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Publication numberUS5854760 A
Publication typeGrant
Application numberUS 08/745,403
Publication dateDec 29, 1998
Filing dateNov 8, 1996
Priority dateNov 10, 1995
Fee statusLapsed
Also published asDE69609475D1, EP0773502A1, EP0773502B1, US6154809
Publication number08745403, 745403, US 5854760 A, US 5854760A, US-A-5854760, US5854760 A, US5854760A
InventorsTakeshi Ikenaga, Takeshi Ogura
Original AssigneeNippon Telegraph And Telephone Corporation
Export CitationBiBTeX, EndNote, RefMan
External Links: USPTO, USPTO Assignment, Espacenet
Two-dimensional PE array, content addressable memory, data transfer method and mathematical morphology processing method
US 5854760 A
Abstract
A two-dimensional PE (processing element) array that can achieve a small amount of hardware, short transfer time and high flexibility. It includes qr CAMs, where q and r are any integers equal to or greater than two, and hit-flag lines. Each CAM has one-dimensionally arrayed w words, a hit-flag register capable of shift up and shift down, and an upper shift I/O port and a lower shift I/O port for inputting from and outputting to outside the contents of the hit-flag register. Each of the hit-flag lines connects the lower-shift I/O port of one of two horizontally adjacent CAMs with the upper-shift I/O port of the other of the two. The w words are arranged in m rows and n columns and are connected in a zigzag, and each word is assigned to a PE that performs various types of logical and arithmetic operations.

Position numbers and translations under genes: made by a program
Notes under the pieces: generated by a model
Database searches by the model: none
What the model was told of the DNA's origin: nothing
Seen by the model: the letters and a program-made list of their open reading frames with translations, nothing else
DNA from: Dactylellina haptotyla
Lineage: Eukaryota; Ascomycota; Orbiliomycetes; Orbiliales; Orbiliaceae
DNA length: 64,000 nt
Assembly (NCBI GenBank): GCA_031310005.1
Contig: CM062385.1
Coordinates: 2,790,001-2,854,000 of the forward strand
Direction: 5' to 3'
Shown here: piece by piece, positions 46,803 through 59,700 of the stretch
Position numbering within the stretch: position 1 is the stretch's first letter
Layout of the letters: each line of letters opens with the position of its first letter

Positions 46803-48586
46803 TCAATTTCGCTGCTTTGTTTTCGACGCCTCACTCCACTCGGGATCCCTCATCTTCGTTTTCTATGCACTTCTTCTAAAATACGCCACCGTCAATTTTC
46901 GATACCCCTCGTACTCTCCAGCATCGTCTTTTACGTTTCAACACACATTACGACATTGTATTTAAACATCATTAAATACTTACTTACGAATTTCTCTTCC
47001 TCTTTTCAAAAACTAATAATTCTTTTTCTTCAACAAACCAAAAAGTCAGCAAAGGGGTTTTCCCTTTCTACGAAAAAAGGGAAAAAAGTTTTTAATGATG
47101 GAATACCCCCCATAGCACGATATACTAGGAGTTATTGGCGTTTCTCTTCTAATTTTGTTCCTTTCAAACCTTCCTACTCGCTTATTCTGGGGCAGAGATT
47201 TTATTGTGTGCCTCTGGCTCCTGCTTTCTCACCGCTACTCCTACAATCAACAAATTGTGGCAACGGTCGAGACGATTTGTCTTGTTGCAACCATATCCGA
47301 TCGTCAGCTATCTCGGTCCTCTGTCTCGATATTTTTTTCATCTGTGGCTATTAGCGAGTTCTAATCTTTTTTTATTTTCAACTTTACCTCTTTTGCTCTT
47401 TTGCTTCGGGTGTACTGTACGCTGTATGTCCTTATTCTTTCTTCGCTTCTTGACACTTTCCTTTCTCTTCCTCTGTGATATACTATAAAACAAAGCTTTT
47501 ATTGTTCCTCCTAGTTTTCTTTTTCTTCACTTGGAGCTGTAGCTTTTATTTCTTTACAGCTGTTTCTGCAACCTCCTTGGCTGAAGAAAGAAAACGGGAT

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Claims(13)
What is claimed is:
1. A two-dimensional PE (processing element) array comprising PEs, each of said PEs comprising:
qr CAMs (content addressable memories), where q and r are any integers equal to or greater than two, each of said CAMs including one dimensionally arrayed w words, where w is any natural number, a hit-flag register having shift up and shift down functions, and an upper shift I/O port and a down shift I/O port for inputting from or outputting to outside contents of said hit-flag register; and
hit-flag shift lines for connecting the lower shift I/O port of one CAM of two horizontally adjacent CAMs in said CAMs to the upper shift I/O port of the other CAM of said two horizontally adjacent CAMs,
wherein each of said w words in each of said CAMs is mapped successively to at least one of PEs which are arranged in m rows by n columns and are connected in a zigzag, where w,m and n are any natural numbers satisfying w=mn, thereby forming a CAM array comprising mq PEs in vertical direction and nr PEs in a horizontal direction.
2. The two-dimensional PE array as claimed in claim 1, further comprising a controller for generating a single control instruction stream to be supplied to a CAM array formed by said CAMs and said hit-flag shift line.
3. The two-dimensional PE array as claimed in claim 1, wherein a plurality of PEs are mapped to each word of said CAMs, and wherein one of said plurality of PES mapped to each word of said CAMs comprises its current value field, its next value field, and a current value field and a next value field of its neighboring PEs.
4. A CAM (content addressable memory) comprising: